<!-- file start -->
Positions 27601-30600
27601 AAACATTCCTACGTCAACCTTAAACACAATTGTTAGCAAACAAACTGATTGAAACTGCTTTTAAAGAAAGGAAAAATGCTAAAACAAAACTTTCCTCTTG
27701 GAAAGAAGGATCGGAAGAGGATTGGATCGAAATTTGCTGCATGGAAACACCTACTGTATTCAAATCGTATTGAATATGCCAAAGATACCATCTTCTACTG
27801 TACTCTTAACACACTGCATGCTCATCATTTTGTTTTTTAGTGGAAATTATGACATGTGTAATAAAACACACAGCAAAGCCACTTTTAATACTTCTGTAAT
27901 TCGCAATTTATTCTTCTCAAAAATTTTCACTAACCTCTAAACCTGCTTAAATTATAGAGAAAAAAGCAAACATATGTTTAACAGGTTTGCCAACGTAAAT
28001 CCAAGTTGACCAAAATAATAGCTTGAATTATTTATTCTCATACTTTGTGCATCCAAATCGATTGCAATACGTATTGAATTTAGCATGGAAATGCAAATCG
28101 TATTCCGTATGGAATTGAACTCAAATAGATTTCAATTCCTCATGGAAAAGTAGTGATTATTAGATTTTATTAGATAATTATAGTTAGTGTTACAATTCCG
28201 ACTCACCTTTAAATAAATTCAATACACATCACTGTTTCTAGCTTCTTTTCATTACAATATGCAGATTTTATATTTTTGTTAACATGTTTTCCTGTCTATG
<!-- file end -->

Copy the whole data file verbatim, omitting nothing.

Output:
Positions 27601-30600
27601 AAACATTCCTACGTCAACCTTAAACACAATTGTTAGCAAACAAACTGATTGAAACTGCTTTTAAAGAAAGGAAAAATGCTAAAACAAAACTTTCCTCTTG
27701 GAAAGAAGGATCGGAAGAGGATTGGATCGAAATTTGCTGCATGGAAACACCTACTGTATTCAAATCGTATTGAATATGCCAAAGATACCATCTTCTACTG
27801 TACTCTTAACACACTGCATGCTCATCATTTTGTTTTTTAGTGGAAATTATGACATGTGTAATAAAACACACAGCAAAGCCACTTTTAATACTTCTGTAAT
27901 TCGCAATTTATTCTTCTCAAAAATTTTCACTAACCTCTAAACCTGCTTAAATTATAGAGAAAAAAGCAAACATATGTTTAACAGGTTTGCCAACGTAAAT
28001 CCAAGTTGACCAAAATAATAGCTTGAATTATTTATTCTCATACTTTGTGCATCCAAATCGATTGCAATACGTATTGAATTTAGCATGGAAATGCAAATCG
28101 TATTCCGTATGGAATTGAACTCAAATAGATTTCAATTCCTCATGGAAAAGTAGTGATTATTAGATTTTATTAGATAATTATAGTTAGTGTTACAATTCCG
28201 ACTCACCTTTAAATAAATTCAATACACATCACTGTTTCTAGCTTCTTTTCATTACAATATGCAGATTTTATATTTTTGTTAACATGTTTTCCTGTCTATG